T-Mobile myTouch specs

T-Mo’s new myTouch has been announced for a while but last time we talked about it we couldn’t go into much detail. Now we have this whole spec sheet above. You could read the whole thing of course but here are the highlights:

  • free turn by turn GPS navigation from Google Maps
  • 3.8″ touch screen
  • Android 2.2
  • HSPA+ (4G) network support, WiFi b/g/n
  • Adobe Flash support
  • HD camcorder, 5MP camera, front facing camera
  • 8GB microSD card
  • 3.5mm audio jack

T-Mobile myTouch

T-Mobile just announced a brand new Android 2.2 phone called T-Mobile myTouch. Don’t confuse this with their myTouch 3G for the new myTouch offers 4G speeds. They can’t officially call this 4G because of legal reasons but it does operate at 4G speeds, namely HSPA+ networks.

T-Mobile myTouch will have a 3.8″ WVGA touch screen, second-generation Qualcomm Snapdragon 1GHz MSM8255 processor, preinstalled 8 GB microSD memory card, and video chat capability thanks to the front facing camera, HD recording, and a 5MP camera.

Needless to say the new myTouch will have an A-GPS receiver and support all sorts of location aware apps.

myTouch 3G Slide is here

T-Mobile just introduced the next generation myTouch 3G phone called myTouch 3G Slide from HTC. One of its biggest highlights - different from the original myTouch 3G is the fact that Slide carries a slide out qwerty keyboard. Pricing on myTouch 3G Slide is not announced yet but we have a decent list of specs on this now mid-range Android operated smartphone. Slide will have a large 3.4″ screen, come with the latest Android 2.1 OS with Swype preloaded, and carry a GPS receiver. Other decent software enhancements include myModes which can take away say work related apps when it is the weekend. Another is the Genius Button (from Dragon Dictation by Nuance Communications) which allows use of voice commands for things like making calls, composing and sending texts and e-mails, searching the Web or even your surroundings. It can also read text messages aloud, and lets you dictate responses naturally as if you were speaking directly to a person.

Camera is also better on myTouch 3G Slide; 5MP camera with autofocus and flash. It comes out in June and will be offered exclusively by T-Mobile in red, black, or white.

Verizon Droid Incredible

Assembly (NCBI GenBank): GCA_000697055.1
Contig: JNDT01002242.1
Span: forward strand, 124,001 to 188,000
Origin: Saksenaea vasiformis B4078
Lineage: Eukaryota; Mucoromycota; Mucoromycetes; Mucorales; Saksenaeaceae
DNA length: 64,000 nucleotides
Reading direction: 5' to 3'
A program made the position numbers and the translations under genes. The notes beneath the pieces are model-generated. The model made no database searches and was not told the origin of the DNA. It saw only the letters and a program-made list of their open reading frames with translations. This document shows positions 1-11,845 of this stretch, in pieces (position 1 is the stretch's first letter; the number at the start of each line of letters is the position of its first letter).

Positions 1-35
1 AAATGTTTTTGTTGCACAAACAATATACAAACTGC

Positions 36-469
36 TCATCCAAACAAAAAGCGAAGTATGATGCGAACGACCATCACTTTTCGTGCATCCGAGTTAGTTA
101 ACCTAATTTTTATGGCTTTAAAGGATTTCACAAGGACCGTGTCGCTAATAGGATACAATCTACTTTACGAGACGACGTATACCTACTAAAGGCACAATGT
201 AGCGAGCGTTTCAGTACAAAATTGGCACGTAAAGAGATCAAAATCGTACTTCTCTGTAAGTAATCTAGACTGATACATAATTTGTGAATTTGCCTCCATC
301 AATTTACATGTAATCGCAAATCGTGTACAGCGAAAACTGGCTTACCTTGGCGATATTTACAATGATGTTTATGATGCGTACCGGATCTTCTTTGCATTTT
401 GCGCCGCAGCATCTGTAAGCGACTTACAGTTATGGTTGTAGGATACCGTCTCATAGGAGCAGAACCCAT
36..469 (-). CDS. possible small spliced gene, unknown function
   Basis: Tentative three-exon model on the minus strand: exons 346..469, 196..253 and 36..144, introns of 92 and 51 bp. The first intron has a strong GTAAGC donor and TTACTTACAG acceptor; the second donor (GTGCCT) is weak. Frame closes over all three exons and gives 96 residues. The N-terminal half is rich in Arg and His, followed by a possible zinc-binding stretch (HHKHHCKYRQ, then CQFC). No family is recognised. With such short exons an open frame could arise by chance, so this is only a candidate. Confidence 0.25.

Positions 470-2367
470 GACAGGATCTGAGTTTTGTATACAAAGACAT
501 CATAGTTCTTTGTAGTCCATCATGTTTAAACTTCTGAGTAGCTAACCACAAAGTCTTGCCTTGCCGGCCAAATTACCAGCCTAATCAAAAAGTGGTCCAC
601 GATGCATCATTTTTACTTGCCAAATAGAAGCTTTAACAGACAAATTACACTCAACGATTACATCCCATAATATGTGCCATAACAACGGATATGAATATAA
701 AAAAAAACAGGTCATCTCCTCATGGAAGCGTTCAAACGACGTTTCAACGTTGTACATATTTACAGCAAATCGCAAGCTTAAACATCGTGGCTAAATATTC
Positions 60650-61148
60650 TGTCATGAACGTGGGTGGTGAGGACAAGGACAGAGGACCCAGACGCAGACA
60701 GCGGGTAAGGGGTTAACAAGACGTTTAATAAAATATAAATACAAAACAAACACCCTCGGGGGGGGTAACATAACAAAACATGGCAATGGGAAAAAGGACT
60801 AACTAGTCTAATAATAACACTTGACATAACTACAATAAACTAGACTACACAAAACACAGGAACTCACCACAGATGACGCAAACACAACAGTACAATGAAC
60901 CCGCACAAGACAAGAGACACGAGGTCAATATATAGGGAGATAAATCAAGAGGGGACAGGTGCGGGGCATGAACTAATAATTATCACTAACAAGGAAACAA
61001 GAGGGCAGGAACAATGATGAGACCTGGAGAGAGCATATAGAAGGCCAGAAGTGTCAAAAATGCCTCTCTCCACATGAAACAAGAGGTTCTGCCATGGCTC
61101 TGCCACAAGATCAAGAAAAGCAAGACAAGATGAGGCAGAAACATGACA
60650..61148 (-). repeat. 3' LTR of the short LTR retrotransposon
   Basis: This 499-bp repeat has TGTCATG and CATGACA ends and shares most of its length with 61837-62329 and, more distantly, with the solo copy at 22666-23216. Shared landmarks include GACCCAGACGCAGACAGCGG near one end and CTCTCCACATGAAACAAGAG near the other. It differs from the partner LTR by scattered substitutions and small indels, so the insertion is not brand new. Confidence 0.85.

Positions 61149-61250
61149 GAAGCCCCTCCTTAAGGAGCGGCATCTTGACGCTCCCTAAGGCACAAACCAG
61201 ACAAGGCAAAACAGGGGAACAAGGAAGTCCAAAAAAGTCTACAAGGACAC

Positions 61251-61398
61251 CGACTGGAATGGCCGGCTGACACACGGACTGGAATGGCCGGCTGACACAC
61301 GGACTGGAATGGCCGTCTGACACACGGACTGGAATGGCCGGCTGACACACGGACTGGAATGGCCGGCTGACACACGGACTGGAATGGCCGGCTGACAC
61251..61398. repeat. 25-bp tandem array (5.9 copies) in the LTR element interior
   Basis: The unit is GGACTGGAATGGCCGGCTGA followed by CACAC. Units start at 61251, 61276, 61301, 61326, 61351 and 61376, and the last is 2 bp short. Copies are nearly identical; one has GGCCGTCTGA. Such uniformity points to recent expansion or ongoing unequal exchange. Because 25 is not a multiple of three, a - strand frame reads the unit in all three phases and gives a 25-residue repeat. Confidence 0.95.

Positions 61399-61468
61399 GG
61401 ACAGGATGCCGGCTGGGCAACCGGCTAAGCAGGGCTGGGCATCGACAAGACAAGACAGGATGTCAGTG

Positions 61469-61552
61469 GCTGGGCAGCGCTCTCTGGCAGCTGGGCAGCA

Why try to pick a fancy name for a phone… Just call it “Awesome”… too much. How about “Incredible”… that’s better. That’s what Verizon is calling their latest Android powered handset from HTC. Droid Incredible. Droid Incredible will be available beginning April 29 and will cost $200 after a 2 year contract and a $100 mail in rebate.

Droid Incredible will come with HTC Sense user interface, integrate with Exchange ActiveSync, carry Qualcomm’s 1GHz Snapdragon processor, and an 8MP digital camera.

Here are the detailed specs for the device:

  • Android 2.1 with HTC
  • 1GHz Qualcomm Snapdragon processor
  • 8 MP camera with dual LED flash
  • 3.7 inch WVGA (480×800) AMOLED capacitive touch display
  • Optical joystick
  • Proximity sensor, light sensor
  • Digital compass
  • Integrated GPS
  • Wi-Fi (802.11 b/g)
  • 3.5 mm headset jack

There are many ways you can get GPS navigation on this phone. The easiest of course is Google’s own Google Maps with Navigate feature.

when GPS fails

I always take my Android phone with when I go running. I have the My Tracks App. That’s how I keep track of distance/speed/elevation etc. It can automatically upload my stats to Google Docs and Google Maps. A couple of weeks ago my myTouch 3G’s GPS just wouldn’t get a satellite fix - I thought “I’ll just start running - since I’m outdoors it’ll find where I’m in a minute or two”. Well I was wrong. Google claimed this was where I ran that day (make sure you zoom out a few levels):

View Track 70 in a larger map

It looks like I was running up to 350mph at times while being 4000ft under the ocean (click red end point to see stats). Wow. I believe that’s faster than Usain Bolt!

So anyhow the next day I turned my GPS again for some maps and had the same issue. Then I thought it was time for a reboot. No problems with getting a GPS fix since then.